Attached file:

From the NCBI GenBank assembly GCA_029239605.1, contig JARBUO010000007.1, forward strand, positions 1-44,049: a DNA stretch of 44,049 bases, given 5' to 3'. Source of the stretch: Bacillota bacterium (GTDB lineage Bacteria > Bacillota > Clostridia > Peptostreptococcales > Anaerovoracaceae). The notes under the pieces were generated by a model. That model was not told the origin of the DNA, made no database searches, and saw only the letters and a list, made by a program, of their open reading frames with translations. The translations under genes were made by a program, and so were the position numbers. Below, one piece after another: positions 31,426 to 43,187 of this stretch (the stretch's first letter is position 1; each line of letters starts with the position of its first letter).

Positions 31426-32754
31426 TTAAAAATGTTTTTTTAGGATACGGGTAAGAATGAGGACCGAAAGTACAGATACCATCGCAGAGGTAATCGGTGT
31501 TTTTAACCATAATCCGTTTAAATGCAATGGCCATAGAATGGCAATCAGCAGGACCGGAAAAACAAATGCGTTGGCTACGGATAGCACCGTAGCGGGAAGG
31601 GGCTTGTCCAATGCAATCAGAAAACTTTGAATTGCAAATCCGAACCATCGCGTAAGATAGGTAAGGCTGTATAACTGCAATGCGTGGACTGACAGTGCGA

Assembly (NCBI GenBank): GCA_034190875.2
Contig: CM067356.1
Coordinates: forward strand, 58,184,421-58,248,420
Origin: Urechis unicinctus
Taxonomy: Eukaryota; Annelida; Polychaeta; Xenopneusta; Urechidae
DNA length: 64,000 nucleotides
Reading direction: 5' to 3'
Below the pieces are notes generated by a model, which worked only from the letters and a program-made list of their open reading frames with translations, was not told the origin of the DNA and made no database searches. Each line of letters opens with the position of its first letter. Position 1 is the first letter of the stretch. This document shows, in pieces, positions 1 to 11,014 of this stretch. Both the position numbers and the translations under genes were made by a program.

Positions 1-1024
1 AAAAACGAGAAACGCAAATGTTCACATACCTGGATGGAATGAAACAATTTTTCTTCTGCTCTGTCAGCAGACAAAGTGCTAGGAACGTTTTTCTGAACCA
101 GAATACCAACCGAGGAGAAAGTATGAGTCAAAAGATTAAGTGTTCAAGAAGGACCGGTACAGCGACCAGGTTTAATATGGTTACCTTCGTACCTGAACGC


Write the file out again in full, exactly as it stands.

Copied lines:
From the NCBI GenBank assembly GCA_029239605.1, contig JARBUO010000007.1, forward strand, positions 1-44,049: a DNA stretch of 44,049 bases, given 5' to 3'. Source of the stretch: Bacillota bacterium (GTDB lineage Bacteria > Bacillota > Clostridia > Peptostreptococcales > Anaerovoracaceae). The notes under the pieces were generated by a model. That model was not told the origin of the DNA, made no database searches, and saw only the letters and a list, made by a program, of their open reading frames with translations. The translations under genes were made by a program, and so were the position numbers. Below, one piece after another: positions 31,426 to 43,187 of this stretch (the stretch's first letter is position 1; each line of letters starts with the position of its first letter).

Positions 31426-32754
31426 TTAAAAATGTTTTTTTAGGATACGGGTAAGAATGAGGACCGAAAGTACAGATACCATCGCAGAGGTAATCGGTGT
31501 TTTTAACCATAATCCGTTTAAATGCAATGGCCATAGAATGGCAATCAGCAGGACCGGAAAAACAAATGCGTTGGCTACGGATAGCACCGTAGCGGGAAGG
31601 GGCTTGTCCAATGCAATCAGAAAACTTTGAATTGCAAATCCGAACCATCGCGTAAGATAGGTAAGGCTGTATAACTGCAATGCGTGGACTGACAGTGCGA

Assembly (NCBI GenBank): GCA_034190875.2
Contig: CM067356.1
Coordinates: forward strand, 58,184,421-58,248,420
Origin: Urechis unicinctus
Taxonomy: Eukaryota; Annelida; Polychaeta; Xenopneusta; Urechidae
DNA length: 64,000 nucleotides
Reading direction: 5' to 3'
Below the pieces are notes generated by a model, which worked only from the letters and a program-made list of their open reading frames with translations, was not told the origin of the DNA and made no database searches. Each line of letters opens with the position of its first letter. Position 1 is the first letter of the stretch. This document shows, in pieces, positions 1 to 11,014 of this stretch. Both the position numbers and the translations under genes were made by a program.

Positions 1-1024
1 AAAAACGAGAAACGCAAATGTTCACATACCTGGATGGAATGAAACAATTTTTCTTCTGCTCTGTCAGCAGACAAAGTGCTAGGAACGTTTTTCTGAACCA
101 GAATACCAACCGAGGAGAAAGTATGAGTCAAAAGATTAAGTGTTCAAGAAGGACCGGTACAGCGACCAGGTTTAATATGGTTACCTTCGTACCTGAACGC